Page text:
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William HAYES (1708-1777)
Ceremonial Oxford – Music for the Georgian University

The Passions: Overture [4:04]
The Passions: Chorus - ‘Thy wide extended pow’r’ [5:18]
O Worship the Lord [8:17]
Psalm 23: Lo! My Shepherd’s hand divine (1773) [3:40]
Lord, how long wilt thou be angry [3:40]
Organ Concerto in G (late 1730s) [14:52]
Save, Lord, and hear us [6:28]
Lord, thou hast been our refuge [5:45]
Psalm 120: To God I cry’d with anguish stung (1773) [3:04]
O be joyful in God, O ye lands [5:54]
The Fall of Jericho: Sinfonia [5:30]
The Fall of Jericho: Chorus - Whom then does Jericho deride - Will she in gates of brass rejoice [3:24]
The Hundredth Psalm [3:34]
William WALOND (1719-1768)
Voluntary in G (c. 1752) [5:30]
Edward Higginbottom, Rory Moules (organists)
The Choir of Keble College, Oxford
Instruments of Time and Truth/Matthew Martin (organ soloist)
rec. 2017, Keble College Chapel, Oxford
Full texts included
CRD RECORDS 3534 [79:12]

It came as a pleasant and unexpected surprise to find that the first review disc to fall out of the March package bore the familiar blue logo (in groovy 70s font) of the CRD label, which clearly still exists and continues to emphasise quality over quantity. I hold it entirely responsible for my Fauré addiction: one stalwart of the label has been the greatly under-rated pianist Paul Crossley, who recorded the complete piano works back in the day; these were followed by wonderful discs of the songs with Sarah Walker, Tom Krause and a youthful Malcolm Martineau. Another CRD revelation was Thomas Rajna’s Granados, but I digress. The present issue contains a generous conspectus of the music of William Hayes, who was born a generation later than Handel, which makes him broadly contemporary with other English figures such as Charles Avison and Thomas Arne, although I would argue his music has little in common with either of these more celebrated figures. Hayes clearly admired Handel and while his music seems to incorporate elements of that master’s style Hayes is ultimately his own man. His music seems neither as ‘Italian’ as Avison’s nor as heart-on-sleeve ‘English’ as Arne’s, Indeed it seems to hark back to the Odes and Masques of Blow and Purcell while his anthems anticipate the likes of Samuel Wesley. Regardless of these perceptions the selections from his output presented here scrub up most appealingly.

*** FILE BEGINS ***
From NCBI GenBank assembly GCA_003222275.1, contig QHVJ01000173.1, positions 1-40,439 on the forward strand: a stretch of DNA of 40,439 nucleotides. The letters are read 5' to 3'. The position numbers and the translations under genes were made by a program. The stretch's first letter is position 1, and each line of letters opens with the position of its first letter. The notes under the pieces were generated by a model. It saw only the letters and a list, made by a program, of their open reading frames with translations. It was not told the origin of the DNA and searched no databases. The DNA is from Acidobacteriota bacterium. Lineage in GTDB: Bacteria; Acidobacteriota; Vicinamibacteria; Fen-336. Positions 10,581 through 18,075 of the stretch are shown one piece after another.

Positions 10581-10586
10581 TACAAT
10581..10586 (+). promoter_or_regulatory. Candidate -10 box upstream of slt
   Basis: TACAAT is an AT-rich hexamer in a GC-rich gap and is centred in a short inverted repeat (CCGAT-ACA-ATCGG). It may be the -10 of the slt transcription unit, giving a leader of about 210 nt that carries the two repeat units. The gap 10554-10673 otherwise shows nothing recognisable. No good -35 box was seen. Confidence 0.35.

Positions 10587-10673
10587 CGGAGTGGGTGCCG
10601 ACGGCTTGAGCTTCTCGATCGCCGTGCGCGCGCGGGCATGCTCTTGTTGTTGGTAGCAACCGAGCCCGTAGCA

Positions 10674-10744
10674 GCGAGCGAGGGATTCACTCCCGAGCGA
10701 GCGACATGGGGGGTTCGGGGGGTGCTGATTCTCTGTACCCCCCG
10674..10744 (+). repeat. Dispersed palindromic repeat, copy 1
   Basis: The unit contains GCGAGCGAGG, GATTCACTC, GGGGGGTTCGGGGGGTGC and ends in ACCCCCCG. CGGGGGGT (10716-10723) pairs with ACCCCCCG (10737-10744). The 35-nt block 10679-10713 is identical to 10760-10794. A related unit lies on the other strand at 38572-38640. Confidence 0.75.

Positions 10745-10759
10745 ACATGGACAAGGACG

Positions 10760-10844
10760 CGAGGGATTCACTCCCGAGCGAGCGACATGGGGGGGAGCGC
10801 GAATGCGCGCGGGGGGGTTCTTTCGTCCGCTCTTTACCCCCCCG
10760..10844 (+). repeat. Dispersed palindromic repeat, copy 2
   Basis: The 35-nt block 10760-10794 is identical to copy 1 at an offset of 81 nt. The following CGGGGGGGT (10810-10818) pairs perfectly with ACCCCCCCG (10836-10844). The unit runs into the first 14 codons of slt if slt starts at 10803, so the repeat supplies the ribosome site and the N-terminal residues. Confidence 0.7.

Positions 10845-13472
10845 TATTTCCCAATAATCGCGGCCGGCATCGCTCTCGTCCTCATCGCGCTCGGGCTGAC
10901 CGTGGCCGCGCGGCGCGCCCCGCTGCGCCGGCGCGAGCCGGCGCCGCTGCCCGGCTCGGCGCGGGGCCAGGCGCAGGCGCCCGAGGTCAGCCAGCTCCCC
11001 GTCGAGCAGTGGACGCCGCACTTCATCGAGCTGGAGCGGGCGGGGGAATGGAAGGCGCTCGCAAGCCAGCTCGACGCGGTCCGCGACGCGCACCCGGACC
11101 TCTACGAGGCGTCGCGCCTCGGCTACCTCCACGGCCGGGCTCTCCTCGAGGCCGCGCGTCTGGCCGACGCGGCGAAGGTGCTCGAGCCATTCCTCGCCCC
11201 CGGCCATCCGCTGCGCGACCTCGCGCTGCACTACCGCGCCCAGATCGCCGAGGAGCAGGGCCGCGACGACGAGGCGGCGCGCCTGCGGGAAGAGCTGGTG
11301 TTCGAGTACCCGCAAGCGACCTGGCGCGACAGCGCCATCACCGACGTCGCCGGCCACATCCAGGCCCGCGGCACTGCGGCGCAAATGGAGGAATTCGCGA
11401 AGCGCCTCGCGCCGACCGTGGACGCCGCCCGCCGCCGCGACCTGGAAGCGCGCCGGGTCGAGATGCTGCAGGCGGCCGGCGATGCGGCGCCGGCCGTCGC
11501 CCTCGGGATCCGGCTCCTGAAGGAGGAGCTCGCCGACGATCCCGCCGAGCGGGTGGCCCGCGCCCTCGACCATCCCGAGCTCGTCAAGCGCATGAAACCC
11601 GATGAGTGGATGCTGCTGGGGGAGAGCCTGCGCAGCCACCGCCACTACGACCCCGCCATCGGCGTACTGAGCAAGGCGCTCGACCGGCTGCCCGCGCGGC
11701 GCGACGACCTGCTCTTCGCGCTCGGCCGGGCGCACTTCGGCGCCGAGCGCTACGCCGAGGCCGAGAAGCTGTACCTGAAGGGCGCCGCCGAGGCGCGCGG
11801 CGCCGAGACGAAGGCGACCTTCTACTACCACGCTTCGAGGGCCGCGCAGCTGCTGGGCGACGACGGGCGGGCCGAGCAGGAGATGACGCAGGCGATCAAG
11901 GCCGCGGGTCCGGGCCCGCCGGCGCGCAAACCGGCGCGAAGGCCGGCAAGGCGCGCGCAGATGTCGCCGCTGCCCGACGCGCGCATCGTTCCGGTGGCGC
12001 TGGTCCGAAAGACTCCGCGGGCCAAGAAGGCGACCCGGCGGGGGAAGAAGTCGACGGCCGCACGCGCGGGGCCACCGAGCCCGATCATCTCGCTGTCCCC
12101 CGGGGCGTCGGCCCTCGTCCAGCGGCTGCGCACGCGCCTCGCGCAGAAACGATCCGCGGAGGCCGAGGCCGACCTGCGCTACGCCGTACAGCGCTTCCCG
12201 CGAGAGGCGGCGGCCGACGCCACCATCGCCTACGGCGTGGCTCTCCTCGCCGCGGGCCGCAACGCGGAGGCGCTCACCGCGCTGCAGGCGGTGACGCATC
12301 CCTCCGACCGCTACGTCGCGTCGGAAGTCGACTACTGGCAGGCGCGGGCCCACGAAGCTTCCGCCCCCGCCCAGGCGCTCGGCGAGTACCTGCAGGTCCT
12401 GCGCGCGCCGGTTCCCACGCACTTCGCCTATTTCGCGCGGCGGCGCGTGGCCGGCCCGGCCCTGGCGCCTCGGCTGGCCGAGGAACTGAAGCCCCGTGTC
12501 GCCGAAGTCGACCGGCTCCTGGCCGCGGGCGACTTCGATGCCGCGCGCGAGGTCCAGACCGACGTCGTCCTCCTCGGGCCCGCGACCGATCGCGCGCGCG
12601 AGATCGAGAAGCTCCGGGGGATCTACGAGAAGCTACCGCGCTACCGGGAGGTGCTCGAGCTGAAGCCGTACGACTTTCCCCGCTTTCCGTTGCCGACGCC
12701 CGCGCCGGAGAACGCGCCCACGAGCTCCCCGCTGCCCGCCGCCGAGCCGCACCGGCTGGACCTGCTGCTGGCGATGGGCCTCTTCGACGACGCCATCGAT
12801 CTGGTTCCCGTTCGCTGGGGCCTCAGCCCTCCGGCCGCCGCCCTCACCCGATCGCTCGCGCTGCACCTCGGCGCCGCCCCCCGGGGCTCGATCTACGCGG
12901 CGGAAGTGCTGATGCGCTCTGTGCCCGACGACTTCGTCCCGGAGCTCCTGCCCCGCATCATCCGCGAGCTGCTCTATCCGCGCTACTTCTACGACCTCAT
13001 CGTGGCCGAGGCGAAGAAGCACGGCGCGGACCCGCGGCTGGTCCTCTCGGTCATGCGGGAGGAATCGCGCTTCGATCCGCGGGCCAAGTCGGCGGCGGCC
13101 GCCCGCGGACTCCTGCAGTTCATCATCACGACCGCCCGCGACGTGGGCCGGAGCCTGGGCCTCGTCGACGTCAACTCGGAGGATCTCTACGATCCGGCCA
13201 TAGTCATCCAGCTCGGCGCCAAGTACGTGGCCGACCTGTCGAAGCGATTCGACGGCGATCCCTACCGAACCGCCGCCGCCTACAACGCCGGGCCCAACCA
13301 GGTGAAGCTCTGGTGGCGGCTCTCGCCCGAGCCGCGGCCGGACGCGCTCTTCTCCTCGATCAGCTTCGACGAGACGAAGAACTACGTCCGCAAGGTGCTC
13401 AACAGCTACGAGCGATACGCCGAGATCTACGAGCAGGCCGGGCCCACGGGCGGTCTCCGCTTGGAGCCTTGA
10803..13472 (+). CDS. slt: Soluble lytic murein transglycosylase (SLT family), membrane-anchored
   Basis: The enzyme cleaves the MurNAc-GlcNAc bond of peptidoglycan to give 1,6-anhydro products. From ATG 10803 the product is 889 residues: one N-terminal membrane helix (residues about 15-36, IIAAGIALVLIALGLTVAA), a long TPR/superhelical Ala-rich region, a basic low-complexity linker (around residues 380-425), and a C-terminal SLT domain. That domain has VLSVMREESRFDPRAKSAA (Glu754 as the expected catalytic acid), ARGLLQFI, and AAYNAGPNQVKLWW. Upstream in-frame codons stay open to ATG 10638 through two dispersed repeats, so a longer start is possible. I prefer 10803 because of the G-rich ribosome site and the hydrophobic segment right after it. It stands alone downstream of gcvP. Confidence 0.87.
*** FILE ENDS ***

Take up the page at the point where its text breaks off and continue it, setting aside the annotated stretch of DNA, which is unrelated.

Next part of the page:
Hayes will forever be associated with the city of Oxford, where he was organist at Magdalen College before his appointment as the University’s Professor of Music in 1741. He was responsible for the construction of the Holywell Music Room (funded by public subscription and opened in 1748) which remains the oldest functioning purpose-built music venue in Europe. Hayes expert Simon Heighes has provided the fascinating booklet note which emphasises the importance Hayes attached to ceremonial music, inevitable given his role at the centre of the musical life of this renowned academic city.

In fact Hayes’ music is better represented in the catalogues than one might imagine. Early music royalty Anthony Rooley and Evelyn Tubb have released a couple of generously filled discs of Hayes on Glossa (with the Basle Schola Cantorum); The Passions in full (GCD922501) and a set of six cantatas (GCD922510). Additionally there is a disc of concertos (including the organ concerto from the present disc) available on Capriccio, also involving Basle forces (CAPRICCIO 71135-review here). What is it about Basle and Hayes? Do the musical cognoscenti in that lovely part of Switzerland see something that we Brits have missed over the years? Hopefully this release, performed by superb musicians and singers resident in Hayes’ own manor will help to redress the balance.

The programme of this disc seems to be arch like. At its beginning and end are extracts from Hayes’ two most ambitious works ; The Passions-An Ode to Music was renowned for decades (its text by William Collins is even namechecked in Dickens’ Great Expectations) while the earlier oratorio The Fall of Jericho seems to be experiencing something of a revival after 270 years of neglect. At the heart of this selection is the Organ Concerto in G, while the programme is fleshed out by a number of anthems (both rousing and sensitive), psalm settings and an organ voluntary by William Walond who was one of Hayes’ trusted lieutenants.